I think a lot of this comes down to incentives. The incentive for stealing an extra million via an inside trade is . . . a million bucks! But what is the incentive to those who are supposed to catch that person? In my experience now in a few different countries, those incentives often point in the other direction. These inside trades are often super easy to discover—but for the person who discovers that trade and wants to investigate it further, there are often multiple levels of bureaucratic roadblocks. These could be inside of the stock exchange itself, or within a regulator, or even at the prosecutor’s office. Sometimes these staff don’t even have the necessary training for financial crime cases, and their salary remains the same whether or not they bring in a case, so what’s the incentive to stick their head above the parapet?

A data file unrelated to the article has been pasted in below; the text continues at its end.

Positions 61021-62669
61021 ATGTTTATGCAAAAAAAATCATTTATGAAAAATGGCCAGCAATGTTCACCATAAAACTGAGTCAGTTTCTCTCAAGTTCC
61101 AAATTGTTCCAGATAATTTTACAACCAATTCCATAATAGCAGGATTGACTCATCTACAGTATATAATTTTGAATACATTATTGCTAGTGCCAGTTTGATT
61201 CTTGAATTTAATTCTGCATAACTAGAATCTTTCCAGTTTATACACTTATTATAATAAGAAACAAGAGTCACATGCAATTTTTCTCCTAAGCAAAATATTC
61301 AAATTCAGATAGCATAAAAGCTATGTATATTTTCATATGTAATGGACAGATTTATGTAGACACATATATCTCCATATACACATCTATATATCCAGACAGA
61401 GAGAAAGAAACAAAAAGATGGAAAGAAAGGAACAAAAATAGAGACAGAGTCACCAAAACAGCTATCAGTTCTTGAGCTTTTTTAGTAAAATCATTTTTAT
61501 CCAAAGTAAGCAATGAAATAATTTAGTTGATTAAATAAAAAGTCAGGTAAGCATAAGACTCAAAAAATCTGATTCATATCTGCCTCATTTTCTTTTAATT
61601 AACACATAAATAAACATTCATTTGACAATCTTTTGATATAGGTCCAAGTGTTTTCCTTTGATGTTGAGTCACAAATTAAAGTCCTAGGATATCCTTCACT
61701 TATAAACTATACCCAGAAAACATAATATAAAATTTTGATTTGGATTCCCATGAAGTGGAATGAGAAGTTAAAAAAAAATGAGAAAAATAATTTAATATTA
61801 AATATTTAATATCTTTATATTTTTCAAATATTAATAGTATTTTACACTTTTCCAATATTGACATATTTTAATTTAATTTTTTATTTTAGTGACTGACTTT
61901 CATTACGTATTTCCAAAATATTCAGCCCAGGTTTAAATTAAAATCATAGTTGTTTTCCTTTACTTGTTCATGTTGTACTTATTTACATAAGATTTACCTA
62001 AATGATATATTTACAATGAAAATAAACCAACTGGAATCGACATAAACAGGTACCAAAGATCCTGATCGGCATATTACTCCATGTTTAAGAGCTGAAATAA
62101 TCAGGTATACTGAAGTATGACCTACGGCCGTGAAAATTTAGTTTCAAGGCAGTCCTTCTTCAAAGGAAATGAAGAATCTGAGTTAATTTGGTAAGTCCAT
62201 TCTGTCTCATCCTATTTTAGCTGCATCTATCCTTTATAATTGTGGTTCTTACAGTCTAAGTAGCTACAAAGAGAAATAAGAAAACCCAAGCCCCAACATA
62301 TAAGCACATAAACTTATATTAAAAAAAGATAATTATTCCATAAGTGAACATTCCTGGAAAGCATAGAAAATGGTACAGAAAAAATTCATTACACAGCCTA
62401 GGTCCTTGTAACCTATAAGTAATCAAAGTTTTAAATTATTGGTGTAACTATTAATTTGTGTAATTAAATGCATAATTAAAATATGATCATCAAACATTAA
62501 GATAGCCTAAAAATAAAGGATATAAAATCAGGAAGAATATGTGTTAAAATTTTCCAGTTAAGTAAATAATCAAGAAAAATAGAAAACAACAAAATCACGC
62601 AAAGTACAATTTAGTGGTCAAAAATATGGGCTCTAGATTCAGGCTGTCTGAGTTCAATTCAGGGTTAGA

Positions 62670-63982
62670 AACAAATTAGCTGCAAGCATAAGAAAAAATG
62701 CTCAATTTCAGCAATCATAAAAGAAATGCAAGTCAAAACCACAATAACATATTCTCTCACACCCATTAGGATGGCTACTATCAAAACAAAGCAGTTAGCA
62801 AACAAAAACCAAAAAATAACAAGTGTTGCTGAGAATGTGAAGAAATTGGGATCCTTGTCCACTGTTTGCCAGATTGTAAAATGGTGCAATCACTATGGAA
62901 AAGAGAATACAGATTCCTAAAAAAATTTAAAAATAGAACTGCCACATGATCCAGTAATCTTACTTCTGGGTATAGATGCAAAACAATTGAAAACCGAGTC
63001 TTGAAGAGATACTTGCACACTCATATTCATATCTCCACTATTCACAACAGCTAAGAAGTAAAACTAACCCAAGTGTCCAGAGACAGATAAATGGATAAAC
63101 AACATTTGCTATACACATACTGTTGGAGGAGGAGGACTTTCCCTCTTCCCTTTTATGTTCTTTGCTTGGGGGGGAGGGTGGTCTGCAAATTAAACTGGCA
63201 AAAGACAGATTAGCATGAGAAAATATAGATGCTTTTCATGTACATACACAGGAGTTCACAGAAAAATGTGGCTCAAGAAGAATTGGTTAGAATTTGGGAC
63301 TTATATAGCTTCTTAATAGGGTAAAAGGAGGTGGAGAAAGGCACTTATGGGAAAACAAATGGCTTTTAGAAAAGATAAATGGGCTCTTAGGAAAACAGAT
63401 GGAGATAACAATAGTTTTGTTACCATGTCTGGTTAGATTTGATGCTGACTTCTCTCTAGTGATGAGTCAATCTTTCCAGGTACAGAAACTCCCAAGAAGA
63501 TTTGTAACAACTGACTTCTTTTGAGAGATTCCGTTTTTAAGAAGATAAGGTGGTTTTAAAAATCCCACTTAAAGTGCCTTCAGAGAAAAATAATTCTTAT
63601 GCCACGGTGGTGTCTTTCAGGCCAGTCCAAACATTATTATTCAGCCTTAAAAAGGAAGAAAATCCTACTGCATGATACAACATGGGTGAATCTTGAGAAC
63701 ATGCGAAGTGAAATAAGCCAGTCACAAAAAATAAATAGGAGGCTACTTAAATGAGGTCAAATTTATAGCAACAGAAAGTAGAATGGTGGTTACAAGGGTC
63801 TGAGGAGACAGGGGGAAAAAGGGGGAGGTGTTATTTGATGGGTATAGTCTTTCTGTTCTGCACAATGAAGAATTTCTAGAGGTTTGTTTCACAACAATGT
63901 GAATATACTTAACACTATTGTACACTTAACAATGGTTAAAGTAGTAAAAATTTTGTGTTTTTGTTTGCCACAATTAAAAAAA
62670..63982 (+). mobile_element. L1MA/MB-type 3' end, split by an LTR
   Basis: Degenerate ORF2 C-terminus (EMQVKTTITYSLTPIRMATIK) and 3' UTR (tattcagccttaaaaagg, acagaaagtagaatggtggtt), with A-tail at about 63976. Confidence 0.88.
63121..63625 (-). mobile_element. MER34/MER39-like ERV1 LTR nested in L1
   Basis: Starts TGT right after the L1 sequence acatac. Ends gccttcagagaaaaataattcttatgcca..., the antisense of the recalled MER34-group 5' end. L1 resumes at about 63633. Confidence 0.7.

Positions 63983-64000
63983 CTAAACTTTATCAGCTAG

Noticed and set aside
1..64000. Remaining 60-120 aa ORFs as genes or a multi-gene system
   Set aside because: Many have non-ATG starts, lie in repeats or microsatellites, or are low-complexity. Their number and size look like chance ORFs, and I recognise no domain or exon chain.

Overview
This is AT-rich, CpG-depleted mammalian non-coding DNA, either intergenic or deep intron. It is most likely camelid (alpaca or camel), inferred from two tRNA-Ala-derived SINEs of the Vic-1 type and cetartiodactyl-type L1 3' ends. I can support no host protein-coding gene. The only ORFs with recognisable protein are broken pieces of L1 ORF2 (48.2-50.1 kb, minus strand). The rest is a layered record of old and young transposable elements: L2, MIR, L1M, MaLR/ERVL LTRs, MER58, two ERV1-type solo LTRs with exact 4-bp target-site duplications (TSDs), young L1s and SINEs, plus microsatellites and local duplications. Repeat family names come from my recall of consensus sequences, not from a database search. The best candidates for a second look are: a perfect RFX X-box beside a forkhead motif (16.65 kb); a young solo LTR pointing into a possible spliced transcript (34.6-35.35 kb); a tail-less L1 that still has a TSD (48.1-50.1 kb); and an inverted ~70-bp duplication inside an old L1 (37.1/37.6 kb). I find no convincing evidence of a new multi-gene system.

More common is that regulators and prosecutors take on smaller and simpler cases, in order to grab sufficient headlines to show they are earning their keep—but leave the biggest stones unturned.
So it’s ultimately up to us as citizens: do we believe this is a real issue? (I hope you will after reading Iceland’s Secret!) And, if so, how can we apply political pressure to ensure that our white-collar ‘police’ are as well-funded and well-staffed as the police who handle our street crimes? Based on the magnitude of the misdeeds, the white-collar police should have an even larger share of the budget—and a bigger presence in the news.